Objective: To determine the site of origin of increased concentrations of plasma endothelin-1 in patients with severe preeclampsia. Methods: Twelve patients with severe preeclampsia undergoing an indicated abdominal delivery had endothelin-1 levels measured from plasma specimens drawn from right and left uterine and antecubital veins before delivery and after placenta removal with uterine curettage. Twelve uncomplicated control patients undergoing abdominal delivery had endothelin-1 concentrations drawn by an identical protocol. Clinical staff members were blinded to endothelin-1 results and laboratory staff were blinded to patient group assignment and sample source. Endothelin-1 plasma concentrations were determined by radioimmunoassay and data were analyzed by paired t test. Results: No difference in endothelin-1 concentration was noted with respect to placental location, central versus peripheral, or predelivery versus postdelivery sampling procedures. Overall, patients with preeclampsia had higher plasma concentrations of endothelin-1 (mean 11.0 ± 6.6 pg/mL) compared with normotensive patients (mean 8.4 ± 46.7 pg/mL, P < .005). Conclusion: The decidual-placental interface does not appear to be the source of increased plasma endothelin-1 concentrations found in severe preeclampsia. The origin of this increase remains uncertain.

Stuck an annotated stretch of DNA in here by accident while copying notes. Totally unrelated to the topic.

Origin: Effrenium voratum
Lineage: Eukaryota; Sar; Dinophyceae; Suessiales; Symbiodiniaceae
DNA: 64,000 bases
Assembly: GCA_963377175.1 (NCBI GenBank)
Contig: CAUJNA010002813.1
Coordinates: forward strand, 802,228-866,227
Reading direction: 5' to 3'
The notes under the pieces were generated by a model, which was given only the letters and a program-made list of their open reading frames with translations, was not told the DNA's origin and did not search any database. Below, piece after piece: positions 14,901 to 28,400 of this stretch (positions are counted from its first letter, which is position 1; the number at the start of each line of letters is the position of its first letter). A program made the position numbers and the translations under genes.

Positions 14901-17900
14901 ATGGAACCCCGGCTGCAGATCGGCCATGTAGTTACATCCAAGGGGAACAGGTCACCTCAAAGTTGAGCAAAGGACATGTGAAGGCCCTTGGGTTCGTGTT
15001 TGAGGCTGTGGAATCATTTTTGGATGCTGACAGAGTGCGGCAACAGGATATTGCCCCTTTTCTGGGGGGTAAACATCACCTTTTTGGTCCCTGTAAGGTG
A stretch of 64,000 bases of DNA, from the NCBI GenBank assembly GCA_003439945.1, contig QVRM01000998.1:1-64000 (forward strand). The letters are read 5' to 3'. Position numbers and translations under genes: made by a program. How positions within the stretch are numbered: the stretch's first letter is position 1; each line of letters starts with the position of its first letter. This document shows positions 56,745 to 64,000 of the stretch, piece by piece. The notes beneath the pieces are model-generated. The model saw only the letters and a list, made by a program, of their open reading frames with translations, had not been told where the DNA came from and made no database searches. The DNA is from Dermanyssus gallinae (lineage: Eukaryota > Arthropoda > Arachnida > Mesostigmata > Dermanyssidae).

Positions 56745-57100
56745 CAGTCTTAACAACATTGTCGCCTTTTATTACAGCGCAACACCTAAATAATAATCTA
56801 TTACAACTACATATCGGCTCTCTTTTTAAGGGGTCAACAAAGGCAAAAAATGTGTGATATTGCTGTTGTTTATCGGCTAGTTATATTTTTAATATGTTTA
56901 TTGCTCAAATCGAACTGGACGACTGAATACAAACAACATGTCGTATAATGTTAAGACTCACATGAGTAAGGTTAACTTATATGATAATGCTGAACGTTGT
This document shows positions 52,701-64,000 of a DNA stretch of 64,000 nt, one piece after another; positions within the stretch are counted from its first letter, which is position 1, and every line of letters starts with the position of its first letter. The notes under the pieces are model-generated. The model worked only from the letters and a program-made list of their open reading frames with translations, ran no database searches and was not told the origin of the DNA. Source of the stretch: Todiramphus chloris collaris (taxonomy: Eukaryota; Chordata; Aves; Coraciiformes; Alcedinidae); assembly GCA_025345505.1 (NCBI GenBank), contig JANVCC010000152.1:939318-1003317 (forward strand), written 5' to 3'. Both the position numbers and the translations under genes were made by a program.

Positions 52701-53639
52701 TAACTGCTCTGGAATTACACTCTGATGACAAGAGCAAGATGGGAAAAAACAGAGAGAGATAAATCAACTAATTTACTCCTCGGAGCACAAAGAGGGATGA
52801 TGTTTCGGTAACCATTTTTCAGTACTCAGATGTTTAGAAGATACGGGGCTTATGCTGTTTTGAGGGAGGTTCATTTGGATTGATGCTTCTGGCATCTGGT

|Original language||English (US)|
|Number of pages||4|
|Journal||Obstetrics and gynecology|
|State||Published - May 1997|
ASJC Scopus subject areas
- Obstetrics and Gynecology